Fisher & Paykel Healthcare will pay out an 18 cent interim dividend before Christmas.
On Wednesday, the company reported it had surpassed its expected result for the six months to September 30, reporting net profit after tax (NPAT) of $107 million.
The company had expected net profit for the period of up to $105m.
It increased its interim dividend to 18c per share up from 17.5 cents per share in the same period in the previous financial year. This fully imputed dividend will be paid out on Dec December 18, the company said.
This was a 3 per cent increase on the interim dividend in 2022 and continued the company’s recent track record of increasing dividends to shareholders, the company said.
A dividend reinvestment plan is still available for eligible shareholders with a 3 per cent discount applying.
Operating revenue came in at $803.7m for the six months to September 30 compared to expected operating revenue of $790m.
Fisher & Paykel’s operating revenue rose 16 per cent compared to the same period in the previous financial year.
It reaffirmed that it expected a full-year result of $1.7 billion operating revenue at current exchange rates and net profit after tax of between $250m and $260m.
The board approved a profit-sharing payment of $4m for employees who had worked for the company for the qualifying period.
Craigs Investment Partners’ head of institutional equities research, Stephen Ridgewell, said in a research note the result was in line with expectations and the outlook should see shares trade flat to slightly better today.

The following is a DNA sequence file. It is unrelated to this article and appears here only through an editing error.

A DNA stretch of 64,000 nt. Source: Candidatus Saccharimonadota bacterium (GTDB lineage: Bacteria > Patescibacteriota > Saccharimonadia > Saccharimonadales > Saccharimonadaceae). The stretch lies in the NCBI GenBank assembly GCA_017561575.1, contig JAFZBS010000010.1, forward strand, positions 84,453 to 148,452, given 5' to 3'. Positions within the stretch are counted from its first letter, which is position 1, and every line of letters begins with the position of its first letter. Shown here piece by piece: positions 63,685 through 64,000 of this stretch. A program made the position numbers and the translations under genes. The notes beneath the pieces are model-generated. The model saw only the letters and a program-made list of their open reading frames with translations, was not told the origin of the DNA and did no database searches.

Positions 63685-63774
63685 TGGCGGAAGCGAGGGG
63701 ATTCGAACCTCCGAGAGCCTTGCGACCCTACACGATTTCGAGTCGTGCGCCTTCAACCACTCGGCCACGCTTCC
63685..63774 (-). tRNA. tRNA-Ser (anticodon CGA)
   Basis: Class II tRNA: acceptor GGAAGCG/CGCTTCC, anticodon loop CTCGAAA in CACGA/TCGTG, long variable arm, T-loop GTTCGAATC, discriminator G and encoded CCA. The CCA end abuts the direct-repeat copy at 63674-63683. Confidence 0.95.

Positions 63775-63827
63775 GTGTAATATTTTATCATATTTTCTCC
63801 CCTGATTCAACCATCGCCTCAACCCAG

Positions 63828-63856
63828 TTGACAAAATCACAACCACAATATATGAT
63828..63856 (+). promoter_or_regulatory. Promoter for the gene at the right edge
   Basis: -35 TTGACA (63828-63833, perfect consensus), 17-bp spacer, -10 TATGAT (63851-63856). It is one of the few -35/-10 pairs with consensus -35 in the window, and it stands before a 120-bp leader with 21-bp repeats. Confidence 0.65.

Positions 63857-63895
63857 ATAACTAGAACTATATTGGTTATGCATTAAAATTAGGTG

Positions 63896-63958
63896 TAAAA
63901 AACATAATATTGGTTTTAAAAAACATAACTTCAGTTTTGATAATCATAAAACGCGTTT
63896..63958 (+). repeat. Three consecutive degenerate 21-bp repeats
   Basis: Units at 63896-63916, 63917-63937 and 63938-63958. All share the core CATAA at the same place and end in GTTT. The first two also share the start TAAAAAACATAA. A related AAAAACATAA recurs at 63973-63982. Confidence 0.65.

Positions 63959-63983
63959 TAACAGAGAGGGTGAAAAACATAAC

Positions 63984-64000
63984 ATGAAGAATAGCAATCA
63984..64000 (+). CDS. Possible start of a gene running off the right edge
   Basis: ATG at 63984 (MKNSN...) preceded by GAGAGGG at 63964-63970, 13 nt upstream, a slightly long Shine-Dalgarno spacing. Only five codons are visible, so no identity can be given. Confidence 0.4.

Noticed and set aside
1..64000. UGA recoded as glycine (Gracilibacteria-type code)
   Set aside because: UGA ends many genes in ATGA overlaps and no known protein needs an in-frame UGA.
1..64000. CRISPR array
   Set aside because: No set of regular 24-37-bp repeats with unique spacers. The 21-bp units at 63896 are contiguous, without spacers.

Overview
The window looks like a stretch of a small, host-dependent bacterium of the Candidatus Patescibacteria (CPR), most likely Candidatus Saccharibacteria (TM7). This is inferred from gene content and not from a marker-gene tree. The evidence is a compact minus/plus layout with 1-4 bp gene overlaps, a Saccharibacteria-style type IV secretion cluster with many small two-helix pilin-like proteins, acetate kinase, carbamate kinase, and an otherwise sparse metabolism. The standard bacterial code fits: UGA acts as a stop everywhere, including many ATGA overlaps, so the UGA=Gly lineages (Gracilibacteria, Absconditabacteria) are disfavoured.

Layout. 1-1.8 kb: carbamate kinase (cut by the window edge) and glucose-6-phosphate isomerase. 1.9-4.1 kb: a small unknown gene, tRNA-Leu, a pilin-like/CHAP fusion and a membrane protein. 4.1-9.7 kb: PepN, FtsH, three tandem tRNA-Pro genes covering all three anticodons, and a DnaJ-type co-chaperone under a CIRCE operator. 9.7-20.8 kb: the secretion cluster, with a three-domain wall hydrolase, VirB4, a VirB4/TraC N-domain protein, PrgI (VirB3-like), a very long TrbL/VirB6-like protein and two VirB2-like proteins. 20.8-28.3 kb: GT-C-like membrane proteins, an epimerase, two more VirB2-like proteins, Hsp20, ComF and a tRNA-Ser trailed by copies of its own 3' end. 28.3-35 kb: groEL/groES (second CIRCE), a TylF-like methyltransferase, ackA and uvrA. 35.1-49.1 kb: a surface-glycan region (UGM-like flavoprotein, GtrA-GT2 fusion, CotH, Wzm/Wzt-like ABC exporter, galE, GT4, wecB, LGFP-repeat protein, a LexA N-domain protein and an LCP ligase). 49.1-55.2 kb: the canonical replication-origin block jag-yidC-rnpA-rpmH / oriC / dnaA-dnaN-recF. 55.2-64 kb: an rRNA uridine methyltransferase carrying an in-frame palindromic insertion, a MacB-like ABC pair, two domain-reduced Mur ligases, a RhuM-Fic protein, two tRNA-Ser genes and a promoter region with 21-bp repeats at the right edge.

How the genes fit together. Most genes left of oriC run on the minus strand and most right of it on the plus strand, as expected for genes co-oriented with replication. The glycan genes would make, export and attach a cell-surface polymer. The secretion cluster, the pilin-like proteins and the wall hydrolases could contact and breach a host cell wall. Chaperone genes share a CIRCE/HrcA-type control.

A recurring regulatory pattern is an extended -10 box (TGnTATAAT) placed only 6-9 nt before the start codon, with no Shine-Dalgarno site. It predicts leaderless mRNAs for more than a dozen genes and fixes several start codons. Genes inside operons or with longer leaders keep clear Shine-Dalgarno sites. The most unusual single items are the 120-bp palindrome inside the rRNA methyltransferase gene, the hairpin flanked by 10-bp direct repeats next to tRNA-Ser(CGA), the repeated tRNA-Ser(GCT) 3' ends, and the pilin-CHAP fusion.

He said the predicted full-year result was better than many analysts had been expecting.
“The key to note, however, is that [Fisher & Paykel] has had a hiring freeze in, more or less, since around April, which is leading to lower overhead growth in [the second half of 2024] than is usually the case and stronger operating leverage.”
Fisher & Paykel said its gross margin was 60.5 per cent. This was a 192 basis points increase in constant currency from the same period in the prior financial year and a 72 basis points improvement in constant currency from the second half of the previous financial year.
Managing director Lewis Gradon said Fisher & Paykel remained confident in its ability to return to its long-term target of 65 per cent gross margin within three to four years.
“We have a demonstrable history of margin improvements year-on-year. Continuous improvement plays an important role in this, and we have initiated more than 5000 projects globally over the past year. Many seem small on the surface, but we expect that over time, they will represent meaningful gains,” the company said in its half-year report.
Reduced freight costs accounted for most of the margin improvement, and it also decreased its use of air freight.
“We started negotiating reduced freight rates in the second half of last year. This half, we also had a much lower proportion of our shipments going air freight, reflecting our inventory levels globally and improving supply chain speed and reliability. The return to our usual practice of working on efficiency and margin improvements is starting to show an impact,” chief financial officer Lyndal York said on an analysts call.
Ridgewell said gross margin was a key focus for investors.